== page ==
The Black Mamba is a large, sleek snake with a thin, coffin-shaped head. The snake has smooth scales. The snake’s back is not black but differs in colour from an olive-brown to gunmetal. The belly can contain dark spots but is usually pale grey-green. The snake gets its name from the black lining in its mouth.
Black Mambas tend to feed on dassies and rats but it also feeds on nestling birds.
Black Mambas are present in the northern parts of the subcontinent (apart from the desert), stretching south down the coast of Kwa-Zulu Natal to Port St. Johns and elsewhere, to Senegal and Somalia.
Eggs are laid in clutches from 12-17 in termite nests and decaying vegetation. Baby Black Mambas hatch in 80-90 days. Baby Black Mambas can reach 2 meters in length during the first year after birth.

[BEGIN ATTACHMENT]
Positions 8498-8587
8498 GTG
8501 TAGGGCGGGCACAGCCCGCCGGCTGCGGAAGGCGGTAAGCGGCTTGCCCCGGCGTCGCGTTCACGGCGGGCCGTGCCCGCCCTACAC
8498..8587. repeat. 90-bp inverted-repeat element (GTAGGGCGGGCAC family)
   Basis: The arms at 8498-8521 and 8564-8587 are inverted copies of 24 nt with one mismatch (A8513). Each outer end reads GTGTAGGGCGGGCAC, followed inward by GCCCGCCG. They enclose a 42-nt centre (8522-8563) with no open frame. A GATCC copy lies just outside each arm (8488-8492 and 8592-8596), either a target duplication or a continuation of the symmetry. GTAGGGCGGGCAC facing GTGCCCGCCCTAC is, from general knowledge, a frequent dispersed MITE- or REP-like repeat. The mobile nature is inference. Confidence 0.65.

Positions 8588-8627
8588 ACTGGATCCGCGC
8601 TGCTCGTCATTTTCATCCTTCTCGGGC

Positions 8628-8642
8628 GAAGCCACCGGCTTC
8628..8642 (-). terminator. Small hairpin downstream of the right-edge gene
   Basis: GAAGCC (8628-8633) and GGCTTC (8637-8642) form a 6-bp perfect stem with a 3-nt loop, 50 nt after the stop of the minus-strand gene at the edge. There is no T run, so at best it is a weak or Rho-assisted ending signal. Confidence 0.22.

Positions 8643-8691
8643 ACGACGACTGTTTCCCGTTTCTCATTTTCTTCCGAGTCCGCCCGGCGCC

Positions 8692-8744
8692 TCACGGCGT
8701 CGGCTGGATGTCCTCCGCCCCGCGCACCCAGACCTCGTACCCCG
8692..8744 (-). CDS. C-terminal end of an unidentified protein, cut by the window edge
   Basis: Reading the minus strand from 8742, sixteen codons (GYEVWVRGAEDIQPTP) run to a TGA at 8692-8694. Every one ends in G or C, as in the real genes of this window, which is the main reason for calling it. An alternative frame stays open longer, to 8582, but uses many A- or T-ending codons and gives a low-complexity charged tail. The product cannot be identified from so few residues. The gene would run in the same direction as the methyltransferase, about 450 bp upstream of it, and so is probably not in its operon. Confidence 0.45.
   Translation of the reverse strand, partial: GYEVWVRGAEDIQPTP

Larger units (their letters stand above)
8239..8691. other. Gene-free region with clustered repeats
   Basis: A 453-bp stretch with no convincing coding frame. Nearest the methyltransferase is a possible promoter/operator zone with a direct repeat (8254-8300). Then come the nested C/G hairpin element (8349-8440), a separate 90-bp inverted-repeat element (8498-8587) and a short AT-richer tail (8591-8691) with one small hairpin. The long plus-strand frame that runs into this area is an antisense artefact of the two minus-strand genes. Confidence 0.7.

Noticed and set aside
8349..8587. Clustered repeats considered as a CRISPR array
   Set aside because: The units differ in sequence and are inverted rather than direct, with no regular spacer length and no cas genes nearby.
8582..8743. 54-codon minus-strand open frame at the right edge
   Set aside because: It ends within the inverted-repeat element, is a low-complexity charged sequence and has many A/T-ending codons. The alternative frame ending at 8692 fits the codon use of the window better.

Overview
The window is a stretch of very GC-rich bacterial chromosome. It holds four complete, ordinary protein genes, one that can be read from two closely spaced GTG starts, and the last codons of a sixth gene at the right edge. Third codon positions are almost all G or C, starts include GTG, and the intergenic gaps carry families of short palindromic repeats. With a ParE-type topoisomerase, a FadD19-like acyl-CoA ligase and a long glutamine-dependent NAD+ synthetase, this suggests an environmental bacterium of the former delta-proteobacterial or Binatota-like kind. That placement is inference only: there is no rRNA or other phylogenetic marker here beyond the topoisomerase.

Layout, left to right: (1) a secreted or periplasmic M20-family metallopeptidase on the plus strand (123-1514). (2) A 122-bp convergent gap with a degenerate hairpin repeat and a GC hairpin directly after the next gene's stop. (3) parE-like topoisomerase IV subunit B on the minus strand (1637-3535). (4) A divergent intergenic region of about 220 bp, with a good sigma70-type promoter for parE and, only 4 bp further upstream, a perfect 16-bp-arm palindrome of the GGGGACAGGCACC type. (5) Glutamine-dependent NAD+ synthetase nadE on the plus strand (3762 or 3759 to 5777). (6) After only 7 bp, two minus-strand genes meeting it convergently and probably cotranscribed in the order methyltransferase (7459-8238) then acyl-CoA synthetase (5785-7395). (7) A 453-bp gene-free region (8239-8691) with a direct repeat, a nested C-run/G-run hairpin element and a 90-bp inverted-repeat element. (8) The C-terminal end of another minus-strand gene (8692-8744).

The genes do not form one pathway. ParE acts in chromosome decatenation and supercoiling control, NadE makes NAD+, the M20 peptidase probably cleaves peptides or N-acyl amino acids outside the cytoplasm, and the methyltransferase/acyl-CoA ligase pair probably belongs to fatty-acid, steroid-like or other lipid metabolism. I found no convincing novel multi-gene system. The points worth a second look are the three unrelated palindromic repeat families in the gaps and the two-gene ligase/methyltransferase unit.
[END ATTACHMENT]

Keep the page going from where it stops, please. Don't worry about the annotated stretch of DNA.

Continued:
Black Mambas are equipped with neurotoxic (This venom attacks your nervous system and it reduces brain activity) and cardiotoxic (This venom attacks your heart and reduces blood flow to your body) venom, on average a bite from a black mamba can deliver 100-120mg of venom. It only takes 10-15mg of venom to be fatal to humans.